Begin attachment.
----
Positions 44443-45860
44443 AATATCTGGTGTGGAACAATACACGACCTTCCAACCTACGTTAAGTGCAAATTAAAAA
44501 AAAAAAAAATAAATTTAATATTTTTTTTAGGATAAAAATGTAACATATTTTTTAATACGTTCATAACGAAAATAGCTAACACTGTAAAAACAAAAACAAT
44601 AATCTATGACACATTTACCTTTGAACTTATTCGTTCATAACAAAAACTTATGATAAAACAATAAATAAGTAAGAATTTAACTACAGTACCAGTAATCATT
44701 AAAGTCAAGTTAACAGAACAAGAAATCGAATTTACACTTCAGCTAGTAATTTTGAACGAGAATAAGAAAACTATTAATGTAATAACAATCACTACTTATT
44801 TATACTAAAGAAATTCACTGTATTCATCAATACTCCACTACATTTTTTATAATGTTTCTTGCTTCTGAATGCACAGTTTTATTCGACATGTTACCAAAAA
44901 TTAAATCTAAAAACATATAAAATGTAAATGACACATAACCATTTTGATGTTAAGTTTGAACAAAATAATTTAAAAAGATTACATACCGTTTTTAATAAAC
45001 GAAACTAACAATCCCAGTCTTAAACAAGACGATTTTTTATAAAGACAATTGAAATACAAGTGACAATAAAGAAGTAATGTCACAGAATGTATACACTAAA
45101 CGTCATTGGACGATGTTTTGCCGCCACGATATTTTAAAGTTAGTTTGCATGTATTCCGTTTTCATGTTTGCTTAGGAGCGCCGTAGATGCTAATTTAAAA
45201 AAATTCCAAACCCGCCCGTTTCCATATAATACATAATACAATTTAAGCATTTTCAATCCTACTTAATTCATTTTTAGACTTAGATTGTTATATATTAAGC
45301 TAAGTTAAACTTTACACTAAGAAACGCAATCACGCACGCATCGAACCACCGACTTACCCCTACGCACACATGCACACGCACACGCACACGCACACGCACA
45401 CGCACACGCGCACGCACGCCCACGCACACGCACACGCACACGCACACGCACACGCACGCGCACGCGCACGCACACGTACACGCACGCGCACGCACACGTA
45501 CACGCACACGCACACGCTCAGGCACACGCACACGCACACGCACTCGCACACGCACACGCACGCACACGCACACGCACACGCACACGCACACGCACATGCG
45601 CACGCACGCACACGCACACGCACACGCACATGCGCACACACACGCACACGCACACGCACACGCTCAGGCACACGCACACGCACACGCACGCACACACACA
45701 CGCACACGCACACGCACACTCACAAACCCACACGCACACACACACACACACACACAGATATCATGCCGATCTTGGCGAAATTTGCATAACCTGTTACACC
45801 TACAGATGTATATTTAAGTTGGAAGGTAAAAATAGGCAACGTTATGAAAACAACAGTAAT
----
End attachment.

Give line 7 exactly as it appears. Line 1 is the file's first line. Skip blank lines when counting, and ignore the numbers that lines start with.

44901 TTAAATCTAAAAACATATAAAATGTAAATGACACATAACCATTTTGATGTTAAGTTTGAACAAAATAATTTAAAAAGATTACATACCGTTTTTAATAAAC